The omission: Aaron Klein posted the lesbian couple’s personal information—name, home address, phone numbers and email address—on his Facebook page. After the Kleins campaigned at anti-LGBT hate rallies, the women received death threats. They feared that they would lose their foster children because state adoption officials warned them of their responsibility to protect the children and keep privileged information confidential. (The children have since been adopted.) The judge in the case also received death threats.

The Kleins’ martyrdom is also profit-making. Although the fine is $135,000, they have raised over $250,000 online—a nice payment for bigotry.

June 30, 2015

Last Week at SCOTUS: More Forward Than Backward

Two landmark cases came down from the Supreme Court last week—keeping health care for low-income people and granting marriage equality. Other lesser noticed cases, however, have influences on people across the United States. In seven other decisions last week, SCOTUS took at least five steps forward with two steps back, a better result than most progressive people expect from the current court.

The two steps backward were pollution and the death penalty:

pollution from power plantsPower plants can continue releasing unlimited mercury, arsenic, and other pollutants, in a step toward invalidating the first U.S. regulations to limit toxic heavy metal pollution from coal and oil-fired plants. The 5-4 conservative ruling, written by Justice Antonin Scalia, accused the EPA of not  considering costs to the power industry before creating its regulation. The EPA actually estimated costs, but Scalia didn’t believe the agency’s calculations. Fortunately, the case was remanded to the D.C. Circuit for further consideration. If the lower court eliminates the regulations, pro-coal states have no arguments against EPA’s proposed regulations on carbon emissions, perhaps leaving the EPA free to regulate carbon dioxide. The EPA estimated that the new regulations would prevent 11,000 premature deaths each year as well as increasing the IQ for children who survived.

Executions are still permitted to use cruel and unusual punishment because the conservative court didn’t stop the use of a drug that fails to sufficiently sedate the subject. Glossip v. Gross goes farther, however, because it makes the death penalty impervious to many constitutional challenges. In oral arguments for the court, the opinion’s author, Justice Samuel Alito, sneered at death penalty opponents and accused the drug companies refusal to sell products to kill people, a “guerrilla war against the death penalty.”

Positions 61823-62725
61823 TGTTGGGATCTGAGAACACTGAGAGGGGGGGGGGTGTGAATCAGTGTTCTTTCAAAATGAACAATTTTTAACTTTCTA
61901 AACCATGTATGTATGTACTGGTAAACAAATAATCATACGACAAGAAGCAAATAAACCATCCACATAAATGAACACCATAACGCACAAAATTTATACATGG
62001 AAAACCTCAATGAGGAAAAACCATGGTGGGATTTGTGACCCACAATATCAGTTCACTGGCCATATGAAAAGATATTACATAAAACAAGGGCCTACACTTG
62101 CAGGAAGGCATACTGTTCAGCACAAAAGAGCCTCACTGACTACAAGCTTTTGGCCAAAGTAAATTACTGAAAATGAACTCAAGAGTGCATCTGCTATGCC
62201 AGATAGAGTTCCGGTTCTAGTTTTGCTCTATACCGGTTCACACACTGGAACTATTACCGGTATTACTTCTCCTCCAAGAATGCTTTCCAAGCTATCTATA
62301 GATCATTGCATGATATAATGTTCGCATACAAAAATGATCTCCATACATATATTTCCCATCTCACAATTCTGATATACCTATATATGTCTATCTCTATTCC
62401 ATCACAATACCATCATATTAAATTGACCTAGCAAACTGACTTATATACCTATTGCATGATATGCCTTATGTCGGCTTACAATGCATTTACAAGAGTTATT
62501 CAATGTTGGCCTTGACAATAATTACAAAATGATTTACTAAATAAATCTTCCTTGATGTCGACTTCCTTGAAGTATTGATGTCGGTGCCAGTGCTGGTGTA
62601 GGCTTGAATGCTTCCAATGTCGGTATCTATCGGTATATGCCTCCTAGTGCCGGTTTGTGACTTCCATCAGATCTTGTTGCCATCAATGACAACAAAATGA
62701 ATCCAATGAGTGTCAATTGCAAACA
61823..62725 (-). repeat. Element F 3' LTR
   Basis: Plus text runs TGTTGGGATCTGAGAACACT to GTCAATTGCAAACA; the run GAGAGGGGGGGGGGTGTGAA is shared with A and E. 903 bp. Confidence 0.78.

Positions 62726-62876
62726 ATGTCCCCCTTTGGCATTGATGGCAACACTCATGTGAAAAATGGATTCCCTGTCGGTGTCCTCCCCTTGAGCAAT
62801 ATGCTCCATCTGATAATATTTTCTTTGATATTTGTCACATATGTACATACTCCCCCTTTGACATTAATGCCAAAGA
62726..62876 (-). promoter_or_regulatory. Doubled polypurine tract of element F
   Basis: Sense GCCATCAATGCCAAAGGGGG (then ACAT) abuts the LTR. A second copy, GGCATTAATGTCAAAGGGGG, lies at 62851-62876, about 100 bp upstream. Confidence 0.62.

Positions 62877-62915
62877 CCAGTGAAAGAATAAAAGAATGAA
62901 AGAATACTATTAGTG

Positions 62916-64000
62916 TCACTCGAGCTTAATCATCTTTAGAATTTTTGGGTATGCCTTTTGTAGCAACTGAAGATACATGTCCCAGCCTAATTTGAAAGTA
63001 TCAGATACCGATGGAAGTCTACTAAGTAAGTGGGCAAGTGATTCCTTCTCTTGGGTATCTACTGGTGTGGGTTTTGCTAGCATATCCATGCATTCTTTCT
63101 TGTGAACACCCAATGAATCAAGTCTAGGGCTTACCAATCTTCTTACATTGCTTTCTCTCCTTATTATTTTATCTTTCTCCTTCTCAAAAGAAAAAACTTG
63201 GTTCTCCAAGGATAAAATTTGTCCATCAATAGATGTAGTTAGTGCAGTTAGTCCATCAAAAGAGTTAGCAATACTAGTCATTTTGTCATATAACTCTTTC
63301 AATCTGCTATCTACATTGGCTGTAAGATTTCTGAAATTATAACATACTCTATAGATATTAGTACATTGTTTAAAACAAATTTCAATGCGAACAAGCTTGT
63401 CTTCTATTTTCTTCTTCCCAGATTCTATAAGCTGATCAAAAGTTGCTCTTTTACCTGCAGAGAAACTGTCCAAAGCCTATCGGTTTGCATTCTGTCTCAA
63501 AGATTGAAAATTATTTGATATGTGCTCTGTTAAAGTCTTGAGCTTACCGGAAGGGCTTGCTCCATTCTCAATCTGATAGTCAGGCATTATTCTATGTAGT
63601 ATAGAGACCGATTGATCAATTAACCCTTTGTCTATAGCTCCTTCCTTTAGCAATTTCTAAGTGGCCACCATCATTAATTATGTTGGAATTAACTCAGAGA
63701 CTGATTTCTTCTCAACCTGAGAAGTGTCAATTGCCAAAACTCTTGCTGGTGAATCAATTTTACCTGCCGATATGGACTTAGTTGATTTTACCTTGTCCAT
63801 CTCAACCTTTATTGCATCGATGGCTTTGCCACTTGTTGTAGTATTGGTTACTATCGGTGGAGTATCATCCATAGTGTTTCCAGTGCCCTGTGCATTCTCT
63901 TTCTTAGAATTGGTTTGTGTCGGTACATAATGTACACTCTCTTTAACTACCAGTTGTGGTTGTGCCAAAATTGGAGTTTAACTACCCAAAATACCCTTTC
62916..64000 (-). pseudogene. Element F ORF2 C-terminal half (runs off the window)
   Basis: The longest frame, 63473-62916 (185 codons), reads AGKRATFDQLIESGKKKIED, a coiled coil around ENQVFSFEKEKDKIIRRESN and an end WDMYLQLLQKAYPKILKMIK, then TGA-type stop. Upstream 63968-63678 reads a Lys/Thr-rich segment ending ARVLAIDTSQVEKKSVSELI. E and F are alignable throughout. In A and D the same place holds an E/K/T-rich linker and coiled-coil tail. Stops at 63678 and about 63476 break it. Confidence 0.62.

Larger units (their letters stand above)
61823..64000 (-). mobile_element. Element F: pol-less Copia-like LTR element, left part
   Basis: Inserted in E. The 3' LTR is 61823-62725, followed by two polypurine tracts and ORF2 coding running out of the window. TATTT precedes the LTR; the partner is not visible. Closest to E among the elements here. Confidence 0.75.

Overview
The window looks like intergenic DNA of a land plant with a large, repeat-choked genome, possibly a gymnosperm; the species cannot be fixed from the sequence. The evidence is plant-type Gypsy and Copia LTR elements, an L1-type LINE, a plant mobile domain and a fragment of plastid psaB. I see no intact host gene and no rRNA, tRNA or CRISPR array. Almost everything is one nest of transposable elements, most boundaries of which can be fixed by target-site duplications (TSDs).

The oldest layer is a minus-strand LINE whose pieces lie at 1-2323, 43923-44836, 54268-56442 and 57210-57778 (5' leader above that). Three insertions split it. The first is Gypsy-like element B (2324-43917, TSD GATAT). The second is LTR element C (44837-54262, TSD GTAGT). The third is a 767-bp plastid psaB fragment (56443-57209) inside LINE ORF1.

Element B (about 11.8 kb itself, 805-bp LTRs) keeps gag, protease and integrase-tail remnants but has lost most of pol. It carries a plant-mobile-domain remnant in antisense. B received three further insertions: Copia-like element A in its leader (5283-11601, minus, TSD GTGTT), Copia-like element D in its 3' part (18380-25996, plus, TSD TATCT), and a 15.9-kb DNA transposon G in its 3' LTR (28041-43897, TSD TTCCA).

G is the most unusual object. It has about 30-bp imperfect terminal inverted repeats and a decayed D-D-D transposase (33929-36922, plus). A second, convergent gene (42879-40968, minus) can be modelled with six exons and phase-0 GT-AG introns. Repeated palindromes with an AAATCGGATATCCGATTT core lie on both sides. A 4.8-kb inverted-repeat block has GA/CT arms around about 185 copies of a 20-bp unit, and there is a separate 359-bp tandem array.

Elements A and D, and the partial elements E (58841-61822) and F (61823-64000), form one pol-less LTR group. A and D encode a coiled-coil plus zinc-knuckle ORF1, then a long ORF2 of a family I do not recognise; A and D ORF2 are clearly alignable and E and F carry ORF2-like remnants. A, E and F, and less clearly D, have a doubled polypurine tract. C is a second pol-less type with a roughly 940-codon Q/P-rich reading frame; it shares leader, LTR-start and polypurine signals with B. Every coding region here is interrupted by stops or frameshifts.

A key declaration in the opinion is that the United States is required to have methods to execute inmates despite the fact that there is “some risk of pain is inherent in any method of execution.” Another part of the opinion is that lawyers must help decide the method of execution for their clients: a lawyer challenging one method of execution must name another, alternative method to be used instead.

Alito’s opinion brought fiery dissents, two of them read from the bench. Supported by Justice Ruth Bader Ginsburg, Justice Stephen Breyer protested the argument that the death penalty is constitution, writing, “I would ask for full briefing on a more basic question: whether the death penalty violates the Constitution.” Scalia went back to the bench to call Breyer’s opinion “gobbledygook.”

Justice Sonia Sotomayor was far more scorching when she wrote:

“Petitioners contend that Oklahoma’s current protocol is a barbarous method of punishment—the chemical equivalent of being burned alive. But under the Court’s new rule, it would not matter whether the State intended to use midazolam, or instead to have petitioners drawn and quartered, slowly tortured to death, or actually burned at the stake: because petitioners failed to prove the availability of sodium thiopental or pentobarbital, the State could execute them using whatever means it designated.”

By refusing to hear a case preventing mandatory documentation for citizenship in federal elections, the Supreme Court blocked this requirement. Kansas and Arizona wanted a change in registration requirements to include proof of citizenship for these elections, but the 10th Circuit Court ruled that states cannot require this documentation.

 

Another step forward came from the Supreme Court decision to leave women’s clinics in Texas open until the court has heard the appeal about the state law to prevent abortions outside hospitals and “mini-hospitals,” ambulatory surgical centers. Justice Anthony Kennedy joined the progressive justices in the 5-4 vote. Texas restrictions had already closed about half the state’s 41 clinics within the past four years, and the newest law shut down all but nine, concentrated in four urban, higher-income areas of the state.

Progressive voters in Arizona may also be rejoicing after a 5-4 Supreme Court vote ruled that a voter-approved independent redistricting commission in Arizona is constitutional. Complaints of legislative partisan gerrymandering of congressional districts led to the law that a legislative-chosen independent commission of two Republicans and two Democrats with a chair who is not a member of either party make this decision. Although the ballot measure for a constitutional amendment to approve the commission went into effect 15 years ago, Arizona Republicans had no problem with the redistricting process until Democrats started winning more seats in 2012.